Radhia M’Kacher1,2, Corina Cuceu1, Bruno Colicchio3, Steffen Junker4, François Plassa5, Justyna Mika6, Monika Frenzel1, Mustafa A. L. Jawhari1, William M. Hempel1, Grainne O’Brien7, Luc Morat1, Theodore Girinsky8, Alain Dieterlen3, Joanna Polanska6, Christophe Badie7, Eric Jeandidier9, Patrice Carde10
1 Radiobiology and Oncology Laboratory, CEA, iRCM, 92265 Fontenay aux Roses, France, 2 Cell Environnent DNA damages R&D Oncology section, Paris, France, 3 IRIMAS, Institut de recherche en informatique, mathématiques, automatique et signal, Université de Haute-Alsace, Mulhouse, France, 4 Institute of Biomedicine, University of Aarhus, Denmark, 5 Laboratory of Biochemistry B, Saint Louis Hospital, Paris, France, 6 Faculty of Automatic Control, Electronics and Computer Science, Silesian University of Techology, Gliwice, Poland, 7 Biological Effects Department, Centre for Radiation, Chemical and Environmental Hazards, Public Health England, Didcot OX11 ORQ, UK, 8 Department of Radiation Oncology, Gustave Roussy Cancer Campus, 94805 Villejuif, France, 9 Department of genetic, Groupe hospitalier de la région de Mulhouse Sud-Alsace, Mulhouse, France, 10 Department of Medicine, Gustave Roussy Cancer Campus, 94805 Villejuif, France
Background: Mechanisms underlying genomic instability as well as primary transforming events of Hodgkin lymphoma (HL) are still obscure. Here, we have investigated the putative contributions of microsatellite and chromosomal instability, respectively, to pathogenesis of HL.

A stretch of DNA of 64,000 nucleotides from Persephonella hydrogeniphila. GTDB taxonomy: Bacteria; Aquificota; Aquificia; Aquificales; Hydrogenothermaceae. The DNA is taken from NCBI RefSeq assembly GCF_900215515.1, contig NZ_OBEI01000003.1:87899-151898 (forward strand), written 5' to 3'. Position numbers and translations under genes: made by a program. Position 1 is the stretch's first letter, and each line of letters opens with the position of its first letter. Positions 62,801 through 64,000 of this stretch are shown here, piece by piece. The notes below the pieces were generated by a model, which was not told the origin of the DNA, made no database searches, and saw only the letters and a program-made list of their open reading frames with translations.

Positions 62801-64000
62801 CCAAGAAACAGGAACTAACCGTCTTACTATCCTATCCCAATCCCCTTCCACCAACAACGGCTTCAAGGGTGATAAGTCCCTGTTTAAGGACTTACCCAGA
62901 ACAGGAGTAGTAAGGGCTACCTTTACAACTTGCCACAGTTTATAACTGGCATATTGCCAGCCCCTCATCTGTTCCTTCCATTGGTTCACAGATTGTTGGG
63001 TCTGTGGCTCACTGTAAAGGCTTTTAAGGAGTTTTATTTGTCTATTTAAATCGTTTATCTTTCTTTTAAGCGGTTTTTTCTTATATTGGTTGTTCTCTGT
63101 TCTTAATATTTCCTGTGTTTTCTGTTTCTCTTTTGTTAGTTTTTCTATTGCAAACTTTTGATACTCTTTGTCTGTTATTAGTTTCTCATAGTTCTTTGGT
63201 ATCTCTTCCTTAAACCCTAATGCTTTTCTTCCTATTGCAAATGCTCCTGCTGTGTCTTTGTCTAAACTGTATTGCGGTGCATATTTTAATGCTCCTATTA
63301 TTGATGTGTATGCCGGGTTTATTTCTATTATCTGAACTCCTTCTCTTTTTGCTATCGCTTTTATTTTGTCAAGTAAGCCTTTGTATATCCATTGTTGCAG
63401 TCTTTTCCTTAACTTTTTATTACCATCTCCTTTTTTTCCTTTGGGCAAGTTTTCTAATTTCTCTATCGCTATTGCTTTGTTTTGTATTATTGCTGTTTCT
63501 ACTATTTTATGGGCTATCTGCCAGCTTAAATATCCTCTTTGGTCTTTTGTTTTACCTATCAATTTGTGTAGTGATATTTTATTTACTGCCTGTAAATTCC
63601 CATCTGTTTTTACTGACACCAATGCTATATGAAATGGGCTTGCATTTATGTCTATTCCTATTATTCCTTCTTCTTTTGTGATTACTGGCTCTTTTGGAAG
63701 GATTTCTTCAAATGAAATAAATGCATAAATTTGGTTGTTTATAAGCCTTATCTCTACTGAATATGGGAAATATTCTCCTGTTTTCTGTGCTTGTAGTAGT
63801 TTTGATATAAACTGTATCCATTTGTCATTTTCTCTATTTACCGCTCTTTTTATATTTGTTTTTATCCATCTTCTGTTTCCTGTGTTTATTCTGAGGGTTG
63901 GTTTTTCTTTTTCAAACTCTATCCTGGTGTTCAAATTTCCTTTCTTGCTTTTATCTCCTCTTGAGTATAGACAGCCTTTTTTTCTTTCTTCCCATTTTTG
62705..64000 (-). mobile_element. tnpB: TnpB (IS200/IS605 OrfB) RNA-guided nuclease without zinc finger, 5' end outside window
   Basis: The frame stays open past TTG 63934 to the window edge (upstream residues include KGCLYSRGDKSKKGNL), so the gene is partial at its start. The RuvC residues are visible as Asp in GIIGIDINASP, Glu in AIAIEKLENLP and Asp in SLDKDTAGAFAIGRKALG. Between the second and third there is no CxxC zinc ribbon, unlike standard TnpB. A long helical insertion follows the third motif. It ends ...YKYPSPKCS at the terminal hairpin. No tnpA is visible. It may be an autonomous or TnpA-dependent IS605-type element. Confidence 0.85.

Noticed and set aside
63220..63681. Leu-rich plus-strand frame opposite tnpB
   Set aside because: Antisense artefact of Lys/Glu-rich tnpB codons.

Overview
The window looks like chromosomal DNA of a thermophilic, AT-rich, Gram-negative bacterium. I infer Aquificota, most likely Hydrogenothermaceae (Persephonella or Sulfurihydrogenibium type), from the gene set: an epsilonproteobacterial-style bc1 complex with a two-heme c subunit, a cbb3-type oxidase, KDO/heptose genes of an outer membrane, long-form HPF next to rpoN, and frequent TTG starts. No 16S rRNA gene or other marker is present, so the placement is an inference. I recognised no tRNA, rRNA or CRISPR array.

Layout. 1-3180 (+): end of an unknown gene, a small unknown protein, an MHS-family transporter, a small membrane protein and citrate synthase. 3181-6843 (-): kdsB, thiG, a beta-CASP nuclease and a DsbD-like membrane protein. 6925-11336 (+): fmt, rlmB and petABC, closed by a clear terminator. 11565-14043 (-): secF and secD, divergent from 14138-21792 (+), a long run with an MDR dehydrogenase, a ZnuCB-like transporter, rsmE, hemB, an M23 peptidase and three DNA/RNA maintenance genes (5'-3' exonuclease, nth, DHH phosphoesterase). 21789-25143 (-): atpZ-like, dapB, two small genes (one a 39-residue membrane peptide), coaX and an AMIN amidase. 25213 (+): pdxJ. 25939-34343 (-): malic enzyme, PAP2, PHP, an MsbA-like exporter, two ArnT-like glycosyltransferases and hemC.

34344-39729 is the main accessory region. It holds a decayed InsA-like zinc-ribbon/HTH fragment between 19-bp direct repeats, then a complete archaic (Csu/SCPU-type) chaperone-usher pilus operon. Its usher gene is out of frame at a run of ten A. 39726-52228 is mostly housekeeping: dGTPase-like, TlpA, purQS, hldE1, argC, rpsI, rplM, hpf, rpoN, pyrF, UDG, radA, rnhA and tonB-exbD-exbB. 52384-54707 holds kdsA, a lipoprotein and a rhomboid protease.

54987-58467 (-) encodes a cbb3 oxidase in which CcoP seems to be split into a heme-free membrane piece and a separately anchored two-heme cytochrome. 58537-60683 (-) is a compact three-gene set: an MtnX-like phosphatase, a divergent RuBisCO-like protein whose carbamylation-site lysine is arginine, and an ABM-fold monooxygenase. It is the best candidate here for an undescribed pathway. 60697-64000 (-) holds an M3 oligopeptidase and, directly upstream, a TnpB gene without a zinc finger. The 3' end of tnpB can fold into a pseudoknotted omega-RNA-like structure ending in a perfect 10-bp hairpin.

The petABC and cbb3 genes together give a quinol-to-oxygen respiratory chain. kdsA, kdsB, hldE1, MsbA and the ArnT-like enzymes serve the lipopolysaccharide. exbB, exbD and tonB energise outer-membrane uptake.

Materials and Methods: We have investigated seven HL cell lines (five Nodular Sclerosis (NS): L428, HDLM2, L540, L591 and SUP-HD, two Mixed Cellularity (MC): L1236 and KMH2) and peripheral blood lymphocytes from 123 HL patients (100 SN-HL and 23 MC-HL). Microsatellite instability (MSI) was assessed by PCR. Chromosomal instability and telomere dysfunction were investigated by FISH. DNA repair mechanisms and radiation sensitivity were studied by transcriptome and molecular approaches.
Results: In the cell lines, we observed high MSI in L428 (4/5), KMH2 (3/5), and HDLM2 (3/5), low MSI in L540, L591, and SUP-HD1, and none in L1236. NS-HL cell lines showed telomere shortening, associated with alterations of nuclear shape. Small cells were characterized by telomere loss and deletion, resulting in chromosome fusion, large nucleoplasmic bridges, and breakage/fusion/bridge (B/F/B) cycles, and thus to chromosomal instability. The MC-HL cell lines showed substantial heterogeneity of telomere length. Intra-chromosomal double strand breaks induced dicentric chromosome formation, high levels of micronucleus formation, and small nucleoplasmic bridges. B/F/B cycles induced complex chromosomal rearrangements. Transcriptome analysis confirmed the differences in the DNA repair pathways between the NS and MC cell lines. Finally, a NS-HL cell line exhibited high radiation sensitivity compared to a MC-HL cell line. In accordance with our findings on HL cell lines, we have detected telomere dysfunction also in circulating lymphocytes from NS-HL patients as well as high telomere heterogeneity in MC-HL patients.
Conclusion: In NS-HL mononuclear cells, loss of telomere integrity may present the first step in the ongoing process of chromosomal instability. Perhaps NS-HL is associated with genetic defects in telomere replication and extension. On the basis of our data, MSI was identified as an additional mechanism for genomic instability in HL. MSI could be exploited for developing novel therapies and personalized treatment. MSI-cancers may constitute excellent candidates for immune checkpoint inhibitors.